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'I am here to make you uncomfortable'

January 23, 2024 06:52 IST
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'Playing for India was my dream and when I get tired, I always remind myself of this. That's where the smile is from.'

IMAGE: Jasprit Bumrah says he likes to enjoy cricket as it 'means a lot' to him. Photograph: BCCI

Jasprit Bumrah revealed the secret behind his 'unorthodox' slingy bowling action which has been instrumental in making one of the leading fast bowlers in world cricket.

'In my head, growing up, I was never unorthodox. It wasn't until I joined a national junior camp and saw a video of myself [that he saw he was different]. I was just bowling fast and taking wickets, it never occurred to me. Now it's my strength,' Bumrah told The Guardian newspaper's Ali Martin in an exclusive interview ahead of the five Test series against England, starting on Thursday.

'It may have gotten jumbled up from watching lots of different bowlers on television but I've been fortunate: No coach has ever tried to change me.'

On what made him take up fast bowling when most Indian kids over the years have been keen to emulate either Sunil Gavaskar, Sachin Tendulkar or Virat Kohli, Bumrah said, 'I don't know the switch that turned me on to fast bowling, but it has always been fast bowling.'

'I was never interested in high scoring games, or batsmen scoring big runs, hitting fours and sixes.'

IMAGE: Jasprit Bumrah's yorker cleans up Sri Lanka Captain Dimuth Karunaratne during the Bengaluru Test in March 2022. Photograph: BCCI

He also threw light on how he perfected his deadly toe-crushing yorkers by bowling at skirting boards inside his home in Ahmedabad as a young boy.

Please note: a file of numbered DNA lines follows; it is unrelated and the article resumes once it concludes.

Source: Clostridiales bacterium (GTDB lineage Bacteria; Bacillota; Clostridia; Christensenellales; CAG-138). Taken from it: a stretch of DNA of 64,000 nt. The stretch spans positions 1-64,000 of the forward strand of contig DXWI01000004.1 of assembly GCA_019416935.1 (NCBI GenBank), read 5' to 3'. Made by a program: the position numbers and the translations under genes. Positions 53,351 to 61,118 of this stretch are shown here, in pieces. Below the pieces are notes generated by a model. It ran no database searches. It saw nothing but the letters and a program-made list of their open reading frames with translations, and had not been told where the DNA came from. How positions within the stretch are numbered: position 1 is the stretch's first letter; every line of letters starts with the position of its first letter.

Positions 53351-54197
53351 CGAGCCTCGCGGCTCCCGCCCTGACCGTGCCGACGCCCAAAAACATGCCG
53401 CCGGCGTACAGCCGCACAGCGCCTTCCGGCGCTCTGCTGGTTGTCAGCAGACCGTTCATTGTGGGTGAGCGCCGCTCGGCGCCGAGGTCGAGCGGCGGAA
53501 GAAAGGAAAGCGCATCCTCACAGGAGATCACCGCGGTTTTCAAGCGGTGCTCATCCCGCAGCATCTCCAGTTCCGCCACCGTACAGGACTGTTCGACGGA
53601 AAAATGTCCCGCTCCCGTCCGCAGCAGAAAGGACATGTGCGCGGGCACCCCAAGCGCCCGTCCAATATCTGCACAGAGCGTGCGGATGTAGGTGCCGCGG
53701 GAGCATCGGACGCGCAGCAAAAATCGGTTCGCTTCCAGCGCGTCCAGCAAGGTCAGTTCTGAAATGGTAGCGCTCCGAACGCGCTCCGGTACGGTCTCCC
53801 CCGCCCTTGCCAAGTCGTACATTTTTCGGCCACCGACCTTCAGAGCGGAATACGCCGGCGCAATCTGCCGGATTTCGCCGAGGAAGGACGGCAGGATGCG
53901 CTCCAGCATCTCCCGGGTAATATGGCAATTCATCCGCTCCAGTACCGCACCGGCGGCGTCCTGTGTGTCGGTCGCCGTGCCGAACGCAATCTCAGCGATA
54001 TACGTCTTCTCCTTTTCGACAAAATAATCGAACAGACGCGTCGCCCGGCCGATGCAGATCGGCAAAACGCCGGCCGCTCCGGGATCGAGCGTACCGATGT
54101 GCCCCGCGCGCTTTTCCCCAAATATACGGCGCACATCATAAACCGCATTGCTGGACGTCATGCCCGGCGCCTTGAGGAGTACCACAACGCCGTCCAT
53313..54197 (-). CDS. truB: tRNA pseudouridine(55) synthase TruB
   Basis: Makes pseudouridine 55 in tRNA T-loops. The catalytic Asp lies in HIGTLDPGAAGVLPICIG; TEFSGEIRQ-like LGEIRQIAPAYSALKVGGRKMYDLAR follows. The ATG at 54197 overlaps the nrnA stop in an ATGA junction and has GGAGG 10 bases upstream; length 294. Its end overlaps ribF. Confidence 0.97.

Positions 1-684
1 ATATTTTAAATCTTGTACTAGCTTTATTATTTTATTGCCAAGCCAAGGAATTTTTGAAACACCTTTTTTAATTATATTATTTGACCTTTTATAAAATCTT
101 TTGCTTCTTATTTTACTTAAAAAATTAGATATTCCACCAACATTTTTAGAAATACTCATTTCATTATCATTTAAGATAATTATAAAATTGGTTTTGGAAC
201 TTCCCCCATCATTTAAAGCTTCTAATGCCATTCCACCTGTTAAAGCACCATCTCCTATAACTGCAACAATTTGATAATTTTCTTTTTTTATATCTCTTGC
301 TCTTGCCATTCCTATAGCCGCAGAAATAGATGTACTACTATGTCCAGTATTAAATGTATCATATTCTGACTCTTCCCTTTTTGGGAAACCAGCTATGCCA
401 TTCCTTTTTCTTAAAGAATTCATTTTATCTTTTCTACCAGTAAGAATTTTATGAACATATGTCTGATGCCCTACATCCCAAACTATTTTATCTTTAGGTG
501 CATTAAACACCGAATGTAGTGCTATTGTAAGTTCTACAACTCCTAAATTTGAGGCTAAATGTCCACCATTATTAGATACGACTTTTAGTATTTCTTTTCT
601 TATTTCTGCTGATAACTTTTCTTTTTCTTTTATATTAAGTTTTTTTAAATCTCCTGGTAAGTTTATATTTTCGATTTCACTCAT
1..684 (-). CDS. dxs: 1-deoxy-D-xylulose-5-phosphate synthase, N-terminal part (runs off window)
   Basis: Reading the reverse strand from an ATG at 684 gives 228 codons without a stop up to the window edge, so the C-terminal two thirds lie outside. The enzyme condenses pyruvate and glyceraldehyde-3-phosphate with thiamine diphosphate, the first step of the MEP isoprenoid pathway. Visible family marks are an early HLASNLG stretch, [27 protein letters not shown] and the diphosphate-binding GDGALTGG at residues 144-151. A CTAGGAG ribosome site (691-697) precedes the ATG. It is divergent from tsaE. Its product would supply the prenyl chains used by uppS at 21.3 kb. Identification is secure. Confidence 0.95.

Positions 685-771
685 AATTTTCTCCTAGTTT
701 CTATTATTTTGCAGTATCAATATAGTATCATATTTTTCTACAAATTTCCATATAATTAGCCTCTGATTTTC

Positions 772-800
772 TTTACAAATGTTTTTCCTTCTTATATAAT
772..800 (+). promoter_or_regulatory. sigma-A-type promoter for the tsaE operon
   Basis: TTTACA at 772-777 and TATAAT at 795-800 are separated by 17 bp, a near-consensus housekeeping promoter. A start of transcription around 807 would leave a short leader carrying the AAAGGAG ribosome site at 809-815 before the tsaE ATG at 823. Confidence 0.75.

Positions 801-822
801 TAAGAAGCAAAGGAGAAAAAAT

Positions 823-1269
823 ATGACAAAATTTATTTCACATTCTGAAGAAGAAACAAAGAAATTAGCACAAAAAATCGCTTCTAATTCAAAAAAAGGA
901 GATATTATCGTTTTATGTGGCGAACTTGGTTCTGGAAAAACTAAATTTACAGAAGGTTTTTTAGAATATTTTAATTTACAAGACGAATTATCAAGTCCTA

'Summers in India can be really hot in the afternoon and parents don't let kids out. I was a hyperactive kid, lots of energy, but my mother would sleep in the afternoon.

'Then I found that if I bowled a ball into the skirting board, it didn't make a sound. So I could bowl without disturbing her, no issues. I did not imagine at the time it would develop into a yorker, I really didn't know what one was."

Had it not been for former India coach John Wright, then the talent scout at Mumbai Indians, Bumrah would have migrated to Canada before anyone noticed his cricketing talent.

'I was just a happy accident,' is how Bumrah describes of him getting spotted by Wright in 2013 during a T20 match. The Kiwi had come down to watch Axar Patel, but Bumrah ended up getting noticed.

Despite being one of the best fast bowlers in the world across formats, Bumrah says he is happy to judge himself on his performances in Test cricket.

'I am of that generation where Test cricket is king. I will always judge myself on it. Yes I started with IPL, but I learned to bowl through first-class cricket; that's where I developed my skill, the art of taking wickets.'

'In Test cricket you have to get the batsman out and that challenges you as a bowler.'

'T20s, ODIs, some days you might send down five slower balls and get five guys out, when in a Test match they wouldn't have taken one. There is no luck in Test cricket, the better team wins, you cannot take 20 wickets through luck. I was never happy with just white-ball cricket and Test cricket is still the utmost format for me,' Boom Boom told The Guardian.